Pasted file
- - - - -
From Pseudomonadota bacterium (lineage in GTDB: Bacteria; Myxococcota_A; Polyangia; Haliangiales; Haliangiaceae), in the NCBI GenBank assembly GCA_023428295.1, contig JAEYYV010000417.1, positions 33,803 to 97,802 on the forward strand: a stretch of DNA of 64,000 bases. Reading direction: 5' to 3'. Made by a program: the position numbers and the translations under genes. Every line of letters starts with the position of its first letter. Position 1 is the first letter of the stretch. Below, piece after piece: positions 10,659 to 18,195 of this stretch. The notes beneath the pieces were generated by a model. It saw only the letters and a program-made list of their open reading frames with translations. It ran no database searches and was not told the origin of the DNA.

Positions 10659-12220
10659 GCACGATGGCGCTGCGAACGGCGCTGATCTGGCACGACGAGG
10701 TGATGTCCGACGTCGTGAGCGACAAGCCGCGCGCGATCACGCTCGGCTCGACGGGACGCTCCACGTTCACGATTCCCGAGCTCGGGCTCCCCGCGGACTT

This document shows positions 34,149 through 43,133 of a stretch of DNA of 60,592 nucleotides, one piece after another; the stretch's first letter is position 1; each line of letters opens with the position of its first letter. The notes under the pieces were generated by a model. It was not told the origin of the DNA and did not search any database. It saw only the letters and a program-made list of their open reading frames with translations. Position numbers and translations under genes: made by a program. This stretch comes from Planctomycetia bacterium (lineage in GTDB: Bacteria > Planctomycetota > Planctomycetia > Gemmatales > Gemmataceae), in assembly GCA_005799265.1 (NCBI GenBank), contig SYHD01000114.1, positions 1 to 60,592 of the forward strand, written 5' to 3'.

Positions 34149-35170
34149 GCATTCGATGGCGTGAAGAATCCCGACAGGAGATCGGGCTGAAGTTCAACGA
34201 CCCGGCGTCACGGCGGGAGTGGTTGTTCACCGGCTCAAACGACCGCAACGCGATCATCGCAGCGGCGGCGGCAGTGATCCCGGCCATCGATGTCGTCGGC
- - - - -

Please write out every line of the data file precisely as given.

From Pseudomonadota bacterium (lineage in GTDB: Bacteria; Myxococcota_A; Polyangia; Haliangiales; Haliangiaceae), in the NCBI GenBank assembly GCA_023428295.1, contig JAEYYV010000417.1, positions 33,803 to 97,802 on the forward strand: a stretch of DNA of 64,000 bases. Reading direction: 5' to 3'. Made by a program: the position numbers and the translations under genes. Every line of letters starts with the position of its first letter. Position 1 is the first letter of the stretch. Below, piece after piece: positions 10,659 to 18,195 of this stretch. The notes beneath the pieces were generated by a model. It saw only the letters and a program-made list of their open reading frames with translations. It ran no database searches and was not told the origin of the DNA.

Positions 10659-12220
10659 GCACGATGGCGCTGCGAACGGCGCTGATCTGGCACGACGAGG
10701 TGATGTCCGACGTCGTGAGCGACAAGCCGCGCGCGATCACGCTCGGCTCGACGGGACGCTCCACGTTCACGATTCCCGAGCTCGGGCTCCCCGCGGACTT

This document shows positions 34,149 through 43,133 of a stretch of DNA of 60,592 nucleotides, one piece after another; the stretch's first letter is position 1; each line of letters opens with the position of its first letter. The notes under the pieces were generated by a model. It was not told the origin of the DNA and did not search any database. It saw only the letters and a program-made list of their open reading frames with translations. Position numbers and translations under genes: made by a program. This stretch comes from Planctomycetia bacterium (lineage in GTDB: Bacteria > Planctomycetota > Planctomycetia > Gemmatales > Gemmataceae), in assembly GCA_005799265.1 (NCBI GenBank), contig SYHD01000114.1, positions 1 to 60,592 of the forward strand, written 5' to 3'.

Positions 34149-35170
34149 GCATTCGATGGCGTGAAGAATCCCGACAGGAGATCGGGCTGAAGTTCAACGA
34201 CCCGGCGTCACGGCGGGAGTGGTTGTTCACCGGCTCAAACGACCGCAACGCGATCATCGCAGCGGCGGCGGCAGTGATCCCGGCCATCGATGTCGTCGGC